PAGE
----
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Physics and Astronomy: Home

Research guide to help undergraduate students in the Department of Physics and Astronomy

Subject Librarian

Dan Broadbent's picture
Dan Broadbent
2415 HBLL

Writing a Paper?

1.  Select a topic

You should have a specific topic selected before you begin searching for information in the library.  If you need help in selecting a topic you can:

  • Look in your course syllabus or your teacher may have given you a list of suggested topics.
  • Your textbook for the course is a good place to find topics that may be of interest to you.
  • Read articles in an encyclopedia (there is a good list of reference books including encyclopedias of Math under the "books" tab) about possible topics you are interested in.
  • Do a keyword or subject search in the Library Catalog, in Wikipedia, or Google using various terms you have thought of.

As you develop some background while searching for a topic, narrow it to something specific enough to write a paper about.  You need to begin finding and reading some sources about your topic.  From your reading,formulate a specific question that you intend to research and write about.

2.  Search the Periodical (Journal) Literature

In the Sciences, the primary source of information is articles published in journals (periodicals).  These articles can be found through the databases you'll find by clicking on the "Find Articles / Use Databases" tab above.

  • Choose a likely database or index and search it with some of the terms you have been encountering in your background research.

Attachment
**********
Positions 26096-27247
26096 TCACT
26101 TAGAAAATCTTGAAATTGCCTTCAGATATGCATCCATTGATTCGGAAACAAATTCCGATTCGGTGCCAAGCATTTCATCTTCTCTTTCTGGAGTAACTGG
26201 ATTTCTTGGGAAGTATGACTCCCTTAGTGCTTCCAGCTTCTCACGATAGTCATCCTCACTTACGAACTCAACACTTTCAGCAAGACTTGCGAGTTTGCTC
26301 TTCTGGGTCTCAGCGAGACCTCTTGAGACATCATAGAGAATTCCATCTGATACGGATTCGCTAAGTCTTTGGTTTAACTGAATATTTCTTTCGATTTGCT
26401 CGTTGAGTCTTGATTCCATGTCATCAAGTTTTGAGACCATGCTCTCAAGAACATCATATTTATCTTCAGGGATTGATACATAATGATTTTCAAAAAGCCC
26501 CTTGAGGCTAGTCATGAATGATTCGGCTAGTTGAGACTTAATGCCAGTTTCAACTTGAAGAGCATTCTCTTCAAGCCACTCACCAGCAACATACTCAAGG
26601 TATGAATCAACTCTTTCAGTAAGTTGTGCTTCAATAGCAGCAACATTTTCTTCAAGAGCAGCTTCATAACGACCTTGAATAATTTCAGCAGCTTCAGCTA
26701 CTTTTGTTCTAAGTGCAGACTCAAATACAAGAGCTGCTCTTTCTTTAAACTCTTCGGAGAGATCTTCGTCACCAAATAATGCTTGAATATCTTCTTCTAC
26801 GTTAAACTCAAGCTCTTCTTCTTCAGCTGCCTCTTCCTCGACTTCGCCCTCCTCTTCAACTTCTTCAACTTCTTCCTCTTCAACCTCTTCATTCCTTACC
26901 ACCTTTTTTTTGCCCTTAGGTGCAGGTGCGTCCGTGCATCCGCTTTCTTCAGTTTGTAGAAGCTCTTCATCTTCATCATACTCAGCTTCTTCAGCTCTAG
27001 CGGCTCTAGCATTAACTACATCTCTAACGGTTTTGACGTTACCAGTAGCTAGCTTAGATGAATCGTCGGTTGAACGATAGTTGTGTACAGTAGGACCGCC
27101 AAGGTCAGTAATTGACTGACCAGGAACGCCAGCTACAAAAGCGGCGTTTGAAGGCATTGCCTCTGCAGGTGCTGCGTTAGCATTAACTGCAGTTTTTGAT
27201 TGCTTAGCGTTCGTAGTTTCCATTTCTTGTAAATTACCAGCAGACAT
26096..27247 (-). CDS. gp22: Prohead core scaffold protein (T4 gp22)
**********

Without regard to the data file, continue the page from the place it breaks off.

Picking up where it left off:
• When you find useful articles, copy them or download them and be sure to copy down their full bibliographic citation including title, author, volume, pages, year of publication, and journal title.
  • Determine if the Library has the periodical.  Some databases or indexes have direct links to the full text of the articles but if the one you are using does not you will have to check the Library Catalog to see if the Library has a subscription to the journal and get the electronic version through the Library catalog or the print version (if we do not have an electronic version) in the Periodical Room.  There are some journals we do not have; these may be requested through Interlibrary Loan, a quick, free (to students and employees of BYU) service for getting items from other libraries.
  • For even more relevant articles and books be sure to check the bibliographies at the ends of the sources you have found.

We Want to Help

Welcome to the Physics and Astronomy Subject Page. In the tabs above you will find all kinds of useful information to help you with your research.

If you would like additional help, please feel free to contact me or the science reference desk.

Science Reference Desk  (801) 422-2987  email

Reference Desk HoursMon-Thurs 8am-9pm; Fri 8am-6pm; Sat 10am-6pm